Disturbed by the profligate use of synthetic chemical pesticides after World War II, Carson reluctantly changed her focus in order to warn the public about the long term effects of misusing pesticides. In Silent Spring (1962) she challenged the practices of agricultural scientists and the government, and called for a change in the way humankind viewed the natural world.

Carson was attacked by the chemical industry and some in government as an alarmist, but courageously spoke out to remind us that we are a vulnerable part of the natural world subject to the same damage as the rest of the ecosystem. Testifying before Congress in 1963, Carson called for new policies to protect human health and the environment. Rachel Carson died in 1964 after a long battle against breast cancer. Her witness for the beauty and integrity of life continues to inspire new generations to protect the living world and all its creatures.

Flowing Across Borders

Who We Help

The practice of granting asylum to people fleeing persecution in foreign lands is one of the earliest hallmarks of civilization. References to it have been found in texts written 3,500 years ago, during the blossoming of the great early empires in the Middle East such as the Hittites, Babylonians, Assyrians and ancient Egyptians.

Over three millennia later, protecting refugees was made the core mandate of the UN refugee agency, which was set up to look after refugees, specifically those waiting to return home at the end of World War II.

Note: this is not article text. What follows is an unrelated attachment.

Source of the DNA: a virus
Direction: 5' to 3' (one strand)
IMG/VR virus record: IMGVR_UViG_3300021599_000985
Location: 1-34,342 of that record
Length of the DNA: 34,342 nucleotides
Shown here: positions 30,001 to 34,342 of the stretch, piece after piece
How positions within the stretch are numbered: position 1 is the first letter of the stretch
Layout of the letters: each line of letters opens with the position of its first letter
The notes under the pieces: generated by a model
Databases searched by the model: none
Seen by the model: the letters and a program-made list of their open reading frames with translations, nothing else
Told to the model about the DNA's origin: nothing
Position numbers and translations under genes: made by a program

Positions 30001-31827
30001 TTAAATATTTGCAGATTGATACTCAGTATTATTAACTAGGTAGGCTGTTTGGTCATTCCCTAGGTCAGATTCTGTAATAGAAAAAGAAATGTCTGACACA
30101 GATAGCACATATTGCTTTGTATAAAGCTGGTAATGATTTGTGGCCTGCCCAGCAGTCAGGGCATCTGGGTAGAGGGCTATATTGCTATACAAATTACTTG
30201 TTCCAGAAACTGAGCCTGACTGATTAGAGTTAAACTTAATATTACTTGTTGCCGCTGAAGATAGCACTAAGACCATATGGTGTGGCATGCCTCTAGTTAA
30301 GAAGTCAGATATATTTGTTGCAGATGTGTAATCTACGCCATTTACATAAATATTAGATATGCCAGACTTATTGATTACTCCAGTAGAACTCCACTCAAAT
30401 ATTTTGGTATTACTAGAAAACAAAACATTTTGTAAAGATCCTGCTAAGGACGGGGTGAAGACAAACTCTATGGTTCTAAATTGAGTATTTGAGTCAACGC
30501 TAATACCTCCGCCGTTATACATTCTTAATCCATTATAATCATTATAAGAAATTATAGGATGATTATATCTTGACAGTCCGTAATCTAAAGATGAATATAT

The 1951 Refugee Convention spells out that a refugee is someone who “owing to a well-founded fear of being persecuted for reasons of race, religion, nationality, membership of a particular social group or political opinion, is outside the country of his nationality, and is unable to, or owing to such fear, is unwilling to avail himself of the protection of that country.”

Since then, UNHCR has offered protection and assistance to tens of millions of refugees, finding durable solutions for many of them. Global migration patterns have become increasingly complex in modern times, involving not just refugees, but also millions of economic migrants. But refugees and migrants, even if they often travel in the same way, are fundamentally different, and for that reason are treated very differently under modern international law.

Migrants, especially economic migrants, choose to move in order to improve the future prospects of themselves and their families. Refugees have to move if they are to save their lives or preserve their freedom. They have no protection from their own state – indeed it is often their own government that is threatening to persecute them. If other countries do not let them in, and do not help them once they are in, then they may be condemning them to death – or to an intolerable life in the shadows, without sustenance and without rights.

So, tell me you yours or countries closing their borders do not relate

Refugees and illegal migrants making their way from Greece to Macedonia to continue into EU Photo: AP Photos/ Sakis Mitrolidis   ref·u·gee
noun: refugee;
plural noun: refugees
a person who has been forced to leave their country in order to escape war, persecution, or natural disaster.
“tens of thousands of refugees fled their homes”

Urban Refugees

More than half the refugees UNHCR serves now live in urban areas

Prominent Refugees

An A-Z of refugee achievers around the world.

synonyms: émigré, fugitive, exile, displaced person, asylum seeker;

“collecting blankets for the refugees”

The people’s plan for Syria ~ Alice Jay – Avaaz

Russia just started airstrikes in Syria, escalating the conflict. It’s time to launch a People’s plan for Syria to end the suffering:

1) Stop the indiscriminate bombing with an aerial exclusion zone,

2) Devise a global refugee plan, and

3) Get governments that are fuelling and funding the war to talk. It is viable and it is urgent. Sign up now, and tell everyone:

sign now